In Bangladesh, this is a fairly new conservation method, and only long-term studies will reveal whether this is indeed a solution to fragmented forests. But studies in other countries, such as the case of Hainan gibbons in Hainan Bawangling National Nature Reserve in China, have shown promise. According to an article titled "Rain Forest Canopy Bridges Aid Slow Lorises, Gibbons and Other Threatened Species," published in the Scientific American, aerial bridges have been used in Peru, the UK, India, Kenya, Brazil, Australia, and other countries to help a diverse groups of animals, ranging from marsupial gliders and squirrels to sloths and capuchin monkeys.
The work centring Hainan gibbons in China also points to a growing body of evidence proving the usefulness of artificial bridges to help arboreal animals cross fragmented landscapes to access habitat and unite populations, the article says quoting Dr Kylie Soanes, a conservation biologist in the University of Melbourne, Australia. And we now know that the footage from camera traps in Satchari have shown small arboreal mammals and primates using this aerial rope bridge to cross the forest.
This can be replicated at other forests in Bangladesh. For example, Madhupur forest, where a good population of rhesus macaque and capped langur is known to exist, could benefit from such rope bridges, says Hasan Al-Razi Chayan, one of the researchers who implemented the initiative in Satchari. The Tangail-Mymensingh highway cuts through the Madhupur forest at the moment. Forests in Chattogram, too, have become fragmented. Hasan's observation includes a population of gibbons in Kaptaimukh beat forest, who could use such a connecting bridge. According to Hasan, a river divides the forest into two, and there is a gibbon population on both sides. If ropes or bridges could connect both the sides, then it would ensure the gene flow, and a continuous variation will exist—thus making sure there is genetic diversity among the population.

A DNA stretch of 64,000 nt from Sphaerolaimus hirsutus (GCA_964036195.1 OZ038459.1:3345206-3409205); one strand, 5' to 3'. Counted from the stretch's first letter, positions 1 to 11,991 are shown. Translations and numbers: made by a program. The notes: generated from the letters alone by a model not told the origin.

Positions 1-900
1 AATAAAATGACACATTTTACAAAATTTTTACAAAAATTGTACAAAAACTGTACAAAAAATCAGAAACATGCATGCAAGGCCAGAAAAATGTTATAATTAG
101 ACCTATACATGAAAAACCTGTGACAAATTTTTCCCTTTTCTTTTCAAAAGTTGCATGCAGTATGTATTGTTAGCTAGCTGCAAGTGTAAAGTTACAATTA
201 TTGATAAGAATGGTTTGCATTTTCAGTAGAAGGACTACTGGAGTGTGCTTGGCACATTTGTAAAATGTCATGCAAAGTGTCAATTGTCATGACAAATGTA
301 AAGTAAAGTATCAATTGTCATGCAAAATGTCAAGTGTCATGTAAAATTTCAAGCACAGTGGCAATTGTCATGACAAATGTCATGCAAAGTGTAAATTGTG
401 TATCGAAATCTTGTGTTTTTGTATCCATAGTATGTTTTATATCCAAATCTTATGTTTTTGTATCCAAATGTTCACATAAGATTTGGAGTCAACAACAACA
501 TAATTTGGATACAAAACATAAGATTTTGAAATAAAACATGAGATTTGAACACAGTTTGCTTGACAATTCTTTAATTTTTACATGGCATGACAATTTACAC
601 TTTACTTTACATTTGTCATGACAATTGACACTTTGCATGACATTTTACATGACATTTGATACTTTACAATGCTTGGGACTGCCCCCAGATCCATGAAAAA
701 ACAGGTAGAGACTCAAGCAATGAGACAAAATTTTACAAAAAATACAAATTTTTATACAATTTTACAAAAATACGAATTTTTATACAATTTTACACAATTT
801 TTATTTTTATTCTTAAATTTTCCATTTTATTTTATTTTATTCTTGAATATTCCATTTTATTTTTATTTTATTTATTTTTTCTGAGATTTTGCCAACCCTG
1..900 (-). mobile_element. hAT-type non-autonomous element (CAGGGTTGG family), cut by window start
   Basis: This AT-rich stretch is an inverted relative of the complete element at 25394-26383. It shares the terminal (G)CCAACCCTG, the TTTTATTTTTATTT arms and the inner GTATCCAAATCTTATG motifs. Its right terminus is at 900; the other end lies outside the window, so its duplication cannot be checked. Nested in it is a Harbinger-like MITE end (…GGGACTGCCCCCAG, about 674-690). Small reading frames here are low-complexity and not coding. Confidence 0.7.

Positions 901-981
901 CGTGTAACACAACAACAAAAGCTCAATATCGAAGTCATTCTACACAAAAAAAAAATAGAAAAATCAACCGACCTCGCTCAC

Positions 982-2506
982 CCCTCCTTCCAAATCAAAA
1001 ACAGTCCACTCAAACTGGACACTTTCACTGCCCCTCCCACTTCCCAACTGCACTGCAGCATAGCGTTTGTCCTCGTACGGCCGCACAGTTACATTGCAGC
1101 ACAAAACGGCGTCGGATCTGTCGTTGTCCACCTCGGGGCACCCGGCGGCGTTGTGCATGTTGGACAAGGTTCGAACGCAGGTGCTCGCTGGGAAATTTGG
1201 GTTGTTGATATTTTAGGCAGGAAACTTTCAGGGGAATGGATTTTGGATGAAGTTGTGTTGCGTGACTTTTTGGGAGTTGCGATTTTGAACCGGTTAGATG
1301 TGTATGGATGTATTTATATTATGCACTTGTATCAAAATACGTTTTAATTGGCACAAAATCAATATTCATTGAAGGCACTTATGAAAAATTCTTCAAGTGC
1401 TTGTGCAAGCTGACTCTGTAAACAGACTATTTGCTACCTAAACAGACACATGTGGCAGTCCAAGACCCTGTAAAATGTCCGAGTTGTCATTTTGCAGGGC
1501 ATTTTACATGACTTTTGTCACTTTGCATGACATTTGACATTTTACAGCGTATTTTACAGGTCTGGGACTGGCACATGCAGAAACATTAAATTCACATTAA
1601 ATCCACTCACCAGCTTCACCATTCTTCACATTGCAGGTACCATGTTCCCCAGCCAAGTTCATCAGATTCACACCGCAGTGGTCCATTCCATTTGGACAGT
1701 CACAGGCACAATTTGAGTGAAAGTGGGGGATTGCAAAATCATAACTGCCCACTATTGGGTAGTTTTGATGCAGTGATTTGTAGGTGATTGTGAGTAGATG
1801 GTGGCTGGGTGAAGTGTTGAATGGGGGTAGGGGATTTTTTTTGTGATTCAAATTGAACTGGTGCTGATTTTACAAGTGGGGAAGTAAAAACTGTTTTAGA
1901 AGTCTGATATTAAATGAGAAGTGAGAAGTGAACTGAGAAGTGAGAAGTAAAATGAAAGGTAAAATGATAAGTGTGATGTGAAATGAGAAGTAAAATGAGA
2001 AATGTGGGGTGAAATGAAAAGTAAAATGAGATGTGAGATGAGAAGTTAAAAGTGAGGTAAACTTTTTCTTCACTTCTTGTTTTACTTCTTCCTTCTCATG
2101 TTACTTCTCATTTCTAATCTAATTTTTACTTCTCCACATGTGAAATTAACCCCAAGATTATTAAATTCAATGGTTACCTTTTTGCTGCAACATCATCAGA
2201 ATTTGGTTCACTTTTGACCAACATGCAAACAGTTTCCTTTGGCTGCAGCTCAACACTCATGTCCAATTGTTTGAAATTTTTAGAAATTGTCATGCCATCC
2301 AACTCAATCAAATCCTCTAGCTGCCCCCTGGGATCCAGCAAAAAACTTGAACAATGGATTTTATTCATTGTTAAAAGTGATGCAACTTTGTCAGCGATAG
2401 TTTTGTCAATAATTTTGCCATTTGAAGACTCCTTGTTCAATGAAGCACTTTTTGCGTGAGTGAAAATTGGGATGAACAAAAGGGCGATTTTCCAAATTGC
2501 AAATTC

But before going about and replicating the same idea everywhere, studies need to be conducted to find species-specific solutions. What works for one species or habitat—according to Rachel Nuwer, author of the aforementioned article in the Scientific American—may not be applicable for another. For some, a simple rope bridge may work, while some others may need lattice bridges.
The idea of artificial canopy bridges is already being modelled in Lawachara National Park, which is located in Moulvibazar and is a forest similar to Satchari. The researchers and conservationists of that project, which was initiated in September this year, are hopeful that their canopy bridges will help hoolock gibbons.
Regardless of which animal uses the rope bridges for safe travel, this is a step forward in the right direction. In an increasingly divided and changing forest scape, it is important to bridge the gaps. Much like we do in science, in human lives—connecting cities and towns with highways and air passage—to keep the flow of genes, we must facilitate natural migration and movement to make sure that the remaining wildlife continues to exist and flourish.
Abida Rahman Chowdhury is a journalist at The Daily Star.